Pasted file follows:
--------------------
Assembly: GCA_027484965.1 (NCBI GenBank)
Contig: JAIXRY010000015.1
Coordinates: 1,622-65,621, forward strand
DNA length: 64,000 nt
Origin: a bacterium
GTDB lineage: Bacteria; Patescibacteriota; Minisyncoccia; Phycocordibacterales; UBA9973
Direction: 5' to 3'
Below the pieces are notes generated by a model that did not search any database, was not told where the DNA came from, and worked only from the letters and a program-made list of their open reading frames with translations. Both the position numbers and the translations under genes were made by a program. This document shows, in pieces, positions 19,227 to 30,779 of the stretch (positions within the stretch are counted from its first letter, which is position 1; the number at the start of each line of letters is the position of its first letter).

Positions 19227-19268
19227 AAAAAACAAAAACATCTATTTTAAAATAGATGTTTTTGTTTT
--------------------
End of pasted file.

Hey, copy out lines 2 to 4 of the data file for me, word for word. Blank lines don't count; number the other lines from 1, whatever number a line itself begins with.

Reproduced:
Contig: JAIXRY010000015.1
Coordinates: 1,622-65,621, forward strand
DNA length: 64,000 nt